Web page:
164 – Pitahaya Research and Variety Evaluation for Commercial Production

Principal Investigator: Dr. Ramiro Lobo, Small Farms and Agricultural Economics Advisor, UC Cooperative Extension. For more project information, click here.

Project 64 Pitahaya
Pitahaya, or Dragon Fruit, (Hylocereus spp. and Selenicereus megalanthus) is a vining cactus native to tropical America and commercially grown in several countries. Pitahaya is already established and grown as a backyard plant in San Diego and other counties in California for its edible fruit. The fruit is especially popular among people from Southeast Asia and Latin America for fresh consumption or for special events. However, despite the growing demand and popularity of the fruit, local supply is almost non-existent. This, combined with bans on imports of fresh pitahaya fruit into the US has created considerable interest among growers and specialty produce marketers increasing the potential for a commercial pitahaya production industry in southern California and an attractive crop alternative for local farmers.

This research project aims to develop production, economic and marketing information that may lead to the commercial production of pitahaya or dragon fruit by small-scale farmers in San Diego and other counties in Southern California. Plant material from eighteen commercially grown varieties or clones of pitahaya identified as self-fruitful was used to establish a field trial to evaluate their performance under growing conditions in Southern California. 2008 was the second data collection year for the project and first for some varieties in our trial. All varieties have adapted relatively well to growing conditions in Southern California. However, there are marked differences among the varieties with regards to susceptibility to frost, sunburn, and in overall yield and fruit quality. Although results are not final, the project has provided much needed information for the establishment and growth of a pitahaya industry in California. 

188 - High Chill Apple Variety Trial in Low Chill Irvine

Principal Investigator: Dr. Darren Haver, Director of South Coast REC, University of California Agriculture and Natural Resources.

Collaborator: Tom Spellman, Dave Wilson Nursery

It has been assumed for decades that most apple varieties are not adaptable or productive when grown under low chill growing conditions. This proposed trial will test that theory and attempt to prove it incorrect. Observations over the last three (3) decades have been that this assumption is totally false. Many home fruit growers in coastal southern California have been successfully growing high chill apple varieties in low chill climates. Successful research data obtained from this trial at this coastal, low chill location could open the potential for commercial, farmers market and home growers to greatly expand on the number of successful and recommended adaptable apple varieties.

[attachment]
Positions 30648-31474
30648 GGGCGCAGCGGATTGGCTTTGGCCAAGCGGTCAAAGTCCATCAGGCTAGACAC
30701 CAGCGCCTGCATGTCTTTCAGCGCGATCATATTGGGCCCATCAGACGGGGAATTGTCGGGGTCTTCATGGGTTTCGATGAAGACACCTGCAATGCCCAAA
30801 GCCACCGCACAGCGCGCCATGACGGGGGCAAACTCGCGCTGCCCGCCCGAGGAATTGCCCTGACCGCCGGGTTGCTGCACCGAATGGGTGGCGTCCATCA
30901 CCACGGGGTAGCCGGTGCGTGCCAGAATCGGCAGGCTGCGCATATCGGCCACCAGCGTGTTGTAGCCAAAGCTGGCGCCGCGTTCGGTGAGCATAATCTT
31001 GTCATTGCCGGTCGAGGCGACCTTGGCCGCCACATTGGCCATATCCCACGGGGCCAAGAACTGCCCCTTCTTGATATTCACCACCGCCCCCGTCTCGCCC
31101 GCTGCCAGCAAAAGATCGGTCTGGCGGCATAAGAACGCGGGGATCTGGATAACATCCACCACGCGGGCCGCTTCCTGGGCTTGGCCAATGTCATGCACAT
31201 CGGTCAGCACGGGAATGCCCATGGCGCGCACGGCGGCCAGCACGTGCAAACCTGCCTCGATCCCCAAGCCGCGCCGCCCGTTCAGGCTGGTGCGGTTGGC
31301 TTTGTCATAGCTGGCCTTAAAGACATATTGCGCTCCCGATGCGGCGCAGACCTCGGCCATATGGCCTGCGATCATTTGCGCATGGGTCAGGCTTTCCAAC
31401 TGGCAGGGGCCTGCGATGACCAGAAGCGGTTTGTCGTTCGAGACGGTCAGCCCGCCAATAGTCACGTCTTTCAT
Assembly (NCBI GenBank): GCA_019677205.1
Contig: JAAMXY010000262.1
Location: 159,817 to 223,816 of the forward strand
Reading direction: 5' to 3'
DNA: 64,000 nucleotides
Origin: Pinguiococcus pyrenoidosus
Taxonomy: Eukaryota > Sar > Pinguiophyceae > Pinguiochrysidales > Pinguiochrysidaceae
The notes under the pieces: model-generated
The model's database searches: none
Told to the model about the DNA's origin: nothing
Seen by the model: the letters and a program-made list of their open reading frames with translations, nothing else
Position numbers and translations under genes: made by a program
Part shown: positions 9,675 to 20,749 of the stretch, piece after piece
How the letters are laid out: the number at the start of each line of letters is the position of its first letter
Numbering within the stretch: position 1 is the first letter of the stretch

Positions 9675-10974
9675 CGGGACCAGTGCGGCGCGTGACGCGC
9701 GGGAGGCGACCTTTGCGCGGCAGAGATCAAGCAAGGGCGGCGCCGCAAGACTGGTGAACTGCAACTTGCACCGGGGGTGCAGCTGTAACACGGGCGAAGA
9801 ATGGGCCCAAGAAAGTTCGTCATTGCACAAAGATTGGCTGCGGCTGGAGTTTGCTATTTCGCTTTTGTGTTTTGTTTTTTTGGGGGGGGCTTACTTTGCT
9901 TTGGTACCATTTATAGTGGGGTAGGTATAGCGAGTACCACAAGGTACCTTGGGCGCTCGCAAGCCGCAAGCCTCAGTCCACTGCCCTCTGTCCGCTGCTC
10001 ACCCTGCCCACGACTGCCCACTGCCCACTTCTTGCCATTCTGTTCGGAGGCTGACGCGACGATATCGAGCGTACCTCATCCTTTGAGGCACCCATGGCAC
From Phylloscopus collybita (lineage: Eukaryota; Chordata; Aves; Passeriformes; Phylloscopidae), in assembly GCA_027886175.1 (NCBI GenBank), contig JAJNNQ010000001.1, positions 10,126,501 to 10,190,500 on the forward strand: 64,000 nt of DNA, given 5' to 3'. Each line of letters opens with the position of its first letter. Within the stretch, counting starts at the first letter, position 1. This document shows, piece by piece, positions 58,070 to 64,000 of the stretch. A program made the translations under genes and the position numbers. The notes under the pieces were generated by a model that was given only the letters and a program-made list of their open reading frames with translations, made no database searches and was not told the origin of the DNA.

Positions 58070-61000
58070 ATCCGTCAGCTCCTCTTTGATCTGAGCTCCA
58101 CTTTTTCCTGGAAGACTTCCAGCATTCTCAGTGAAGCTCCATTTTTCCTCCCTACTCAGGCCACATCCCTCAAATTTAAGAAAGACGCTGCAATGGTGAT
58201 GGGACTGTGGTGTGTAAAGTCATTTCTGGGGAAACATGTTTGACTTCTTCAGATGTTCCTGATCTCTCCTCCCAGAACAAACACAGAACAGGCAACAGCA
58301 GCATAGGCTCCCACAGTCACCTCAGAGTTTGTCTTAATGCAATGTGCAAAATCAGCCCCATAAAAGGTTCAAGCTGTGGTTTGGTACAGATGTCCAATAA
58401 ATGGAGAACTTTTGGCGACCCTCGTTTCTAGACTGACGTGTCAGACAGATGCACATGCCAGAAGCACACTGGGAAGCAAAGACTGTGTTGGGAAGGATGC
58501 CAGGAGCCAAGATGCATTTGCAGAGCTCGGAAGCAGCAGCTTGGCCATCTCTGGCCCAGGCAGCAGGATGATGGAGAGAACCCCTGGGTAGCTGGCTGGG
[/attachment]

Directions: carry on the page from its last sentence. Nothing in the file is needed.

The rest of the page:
211 – Extension Blocks

Principal Investigator: Dr. Darren Haver, Director, UC ANR South Coast Research and Extension Center. For more project information, click here.

UCCE Master Gardener sharing a pummelo
The purpose of this project is to provide a space for extension projects for use by the center and affiliated organizations. Currently, we have blocks set aside for citrus, fig, persimmon, stone fruit, avocado, and apple trees. Under the supervision and guidance of South Coast REC Community Education Specialists, and with support from the South Coast Stewards and UC Cooperative Extension Master Gardeners of Orange County, we will continue to make these areas available for demonstrations, interpretive displays, and extension events.

Additional Information:

Evaluation of Pluots and Apples

Pluots are complex interspecific hybrids of plum and apricot (Prunus sp. L. X Prunus armeniaca L.). The sugar content of a pluot fruit is reported to be much higher than either of its antecedents. These delicious new type of fruit provide new opportunities for tree fruit growers. We are evaluating 5 moderate-chill pluot cultivars on Myrobalan 29C rootstock in a trial at South Coast Research and Extension Center. A second trial evaluates the performance of Flavorich cultivar on Citation rootstock compared to Flavor Grenade cultivar on Lovell rootstock. The cultivars continue to be evaluated for adaptability, yield, fruit quality and for susceptibility to pests and diseases.